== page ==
It’s Saturday, which means you have chores to do. You jump in your minivan and turn the ignition. Without being told, your favorite song is cued, your seat is automatically heated to your preferred temperature, and you are reminded of about how many miles you can drive until you need gas. “Oh,” you think, “I’ll get gas first.” With the touch of a button, your navigation system shows your current location and the price of gas at the five nearest gas stations.Welcome to the world of telematics and the new wave of automotive in-car technology that’s quickly finding its way into our vehicles.Telematics is deeply embedded hardware, software and telecommunications systems that provide an increasingly wide range of applications that serve our vehicles. These applications can enable safety, security, monitoring of vehicle health and remote diagnostics services. For the driver and passengers, telematics systems can provide dynamic location-based services such as navigation, traffic information, emergency assistance and a suite of other driver services based on two-way connectivity.The icing on the cake is the idea of bringing the Internet to your vehicle. Automakers are working with Web companies to devise ways of connecting this technology intelligently, and advertisers are ready to jump on board and make it cost-effective, all to integrate your vehicle into the connected world.Today’s vehicles are already providing a glimpse of what lies ahead. Many already have their own personal computer, their own cell phone and a display monitor. Add a keyboard or touch pad in-dash and the possibilities are endless. It all depends on how much information about yourself you are willing to provide. Data such as your blood type, favorite restaurants and even the stocks you own can prove useful. Ultimately, you will be able to tell your vehicle what you want it to do and when. Want an alert sent to your cell phone if your vehicle alarm goes off? Want to let your significant other know if your airbag has been deployed? Want to know when you’re driving by your favorite coffee shop? Easy to do; your vehicle will be as smart as you let it be.Global automakers are working toward making telematics the core of the connected vehicle, and they have a strong incentive to integrate this technology as quickly as possible. The competition from connected mobile devices has clearly acted as a very powerful stimulant. Personal Navigation Devices (PNDs) and smart phones are grabbing the consumer’s fancy, and navigation systems are on a lot of wish lists.PND manufacturers are heavily reliant on sales and are aiming their brand of navigation as a service product. As more devices have navigation capabilities, it won’t be about the hardware but about the service – something that provides two-way communication and lends itself to the consumer’s lifestyle.Even automakers are realizing that it’s the suite of services that will help them achieve success. The wireless mobile and wireless automotive communities are fighting tooth and nail to win consumers’ hearts and minds.One industry that is highly interested in telematics is the insurance industry. As more in-car technologies become available, automotive insurers have the opportunity to collect driver data with as much or as little granularity as they desire. They can monitor vehicle location, speed and driving times, or they can collect data on specific, narrowly defined events, such as hard braking. With better underlying data and the accompanying ability to price risk more accurately, insurers can roll out new types of products, often targeted at customers previously considered uninsurable. Information collected in the vehicle can also be used during the claims process. The overwhelming obstacle is the business issue of cost.This is where advertisers are chomping at the bit to jump on board. Enabling these systems in your vehicle carries a cost, whether it’s a monthly subscription based on usage or a flat fee, and bringing advertisers into your vehicle can lower the cost considerably. So whenever you download a movie into your vehicle for the kids to watch on the next trip, it’s likely to be sponsored by an online movie provider. A major quick lube company will gladly make arrangements for your next scheduled oil change.Advertisers also see the value of “knowing where you’re going” as a valuable customer relationship management tool. Remember those Saturday chores? Heading to a home improvement store? A telematics- equipped vehicle offers advertisers sophisticated, location-based options never before available. It’s all about capturing a consumer when they’re ready to make a decision. Let your system know you’re going to a home improvement store, and you get a quick glimpse at a discount being offered by one of the major chains. Once your vehicle is detected going to that location, the incentive is activated. You get something in return for sharing your data. Advertisers love that.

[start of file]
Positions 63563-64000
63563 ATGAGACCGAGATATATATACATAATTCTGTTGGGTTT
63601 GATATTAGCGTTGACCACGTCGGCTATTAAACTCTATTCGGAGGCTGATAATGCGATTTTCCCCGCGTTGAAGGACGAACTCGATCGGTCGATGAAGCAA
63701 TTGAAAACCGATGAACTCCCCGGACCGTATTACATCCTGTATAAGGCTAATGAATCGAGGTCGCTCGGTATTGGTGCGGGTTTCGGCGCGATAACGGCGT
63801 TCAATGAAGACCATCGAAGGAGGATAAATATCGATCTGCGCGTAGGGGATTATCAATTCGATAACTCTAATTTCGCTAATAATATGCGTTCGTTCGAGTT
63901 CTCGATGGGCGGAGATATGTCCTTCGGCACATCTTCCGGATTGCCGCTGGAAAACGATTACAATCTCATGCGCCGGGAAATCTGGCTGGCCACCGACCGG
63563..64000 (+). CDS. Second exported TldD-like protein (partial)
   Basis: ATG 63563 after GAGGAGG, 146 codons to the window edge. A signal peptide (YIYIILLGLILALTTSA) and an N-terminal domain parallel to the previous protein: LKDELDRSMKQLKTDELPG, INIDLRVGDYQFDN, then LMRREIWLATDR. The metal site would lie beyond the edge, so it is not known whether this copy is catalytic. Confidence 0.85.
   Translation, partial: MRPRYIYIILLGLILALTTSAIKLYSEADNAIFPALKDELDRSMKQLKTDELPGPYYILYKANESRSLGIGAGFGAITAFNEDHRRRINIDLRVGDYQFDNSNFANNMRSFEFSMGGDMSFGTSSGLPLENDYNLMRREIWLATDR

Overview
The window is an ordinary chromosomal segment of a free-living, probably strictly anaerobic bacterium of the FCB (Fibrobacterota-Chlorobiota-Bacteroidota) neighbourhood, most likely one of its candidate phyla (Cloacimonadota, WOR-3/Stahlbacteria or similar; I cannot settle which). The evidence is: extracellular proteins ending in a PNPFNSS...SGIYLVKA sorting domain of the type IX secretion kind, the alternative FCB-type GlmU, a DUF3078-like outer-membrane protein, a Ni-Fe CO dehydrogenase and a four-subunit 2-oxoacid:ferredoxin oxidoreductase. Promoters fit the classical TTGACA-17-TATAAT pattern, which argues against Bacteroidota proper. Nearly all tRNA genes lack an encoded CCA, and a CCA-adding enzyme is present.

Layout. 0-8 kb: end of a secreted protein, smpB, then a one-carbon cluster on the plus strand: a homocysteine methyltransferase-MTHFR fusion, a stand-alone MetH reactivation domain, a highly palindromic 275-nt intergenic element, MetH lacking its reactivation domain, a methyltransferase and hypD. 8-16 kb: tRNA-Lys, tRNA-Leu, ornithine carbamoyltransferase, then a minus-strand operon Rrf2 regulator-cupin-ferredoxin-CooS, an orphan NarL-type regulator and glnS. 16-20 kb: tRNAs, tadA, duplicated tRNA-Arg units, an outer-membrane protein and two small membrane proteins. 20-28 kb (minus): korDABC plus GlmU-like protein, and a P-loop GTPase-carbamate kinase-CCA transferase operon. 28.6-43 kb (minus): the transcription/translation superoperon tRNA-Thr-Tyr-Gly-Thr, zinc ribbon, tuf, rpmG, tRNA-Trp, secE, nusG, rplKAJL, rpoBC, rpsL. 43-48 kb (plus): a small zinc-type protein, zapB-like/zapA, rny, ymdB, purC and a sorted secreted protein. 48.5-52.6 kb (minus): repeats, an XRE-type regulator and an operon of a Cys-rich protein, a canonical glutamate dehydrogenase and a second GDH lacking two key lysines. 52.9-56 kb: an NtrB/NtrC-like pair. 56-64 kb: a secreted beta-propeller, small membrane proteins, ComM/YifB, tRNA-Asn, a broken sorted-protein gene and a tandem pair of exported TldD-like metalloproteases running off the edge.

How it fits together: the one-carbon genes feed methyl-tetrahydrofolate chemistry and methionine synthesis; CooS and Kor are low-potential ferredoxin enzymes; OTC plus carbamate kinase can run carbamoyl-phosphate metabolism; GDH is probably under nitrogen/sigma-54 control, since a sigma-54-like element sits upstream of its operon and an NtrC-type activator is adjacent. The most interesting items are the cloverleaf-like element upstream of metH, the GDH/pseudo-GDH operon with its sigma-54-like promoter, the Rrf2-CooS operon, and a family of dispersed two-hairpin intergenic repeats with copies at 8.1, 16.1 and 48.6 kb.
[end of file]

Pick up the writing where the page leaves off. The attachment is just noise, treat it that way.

The KWP2000 protocol has become a de facto standard in automotive diagnostic applications. It is standardized as ISO 14230-3. KWP2000 describes the implementation of various diagnostic services you can accethrough the protocol. You can run KWP2000 on several transport layers such as K-line (serial) or CAN.Transport Protocol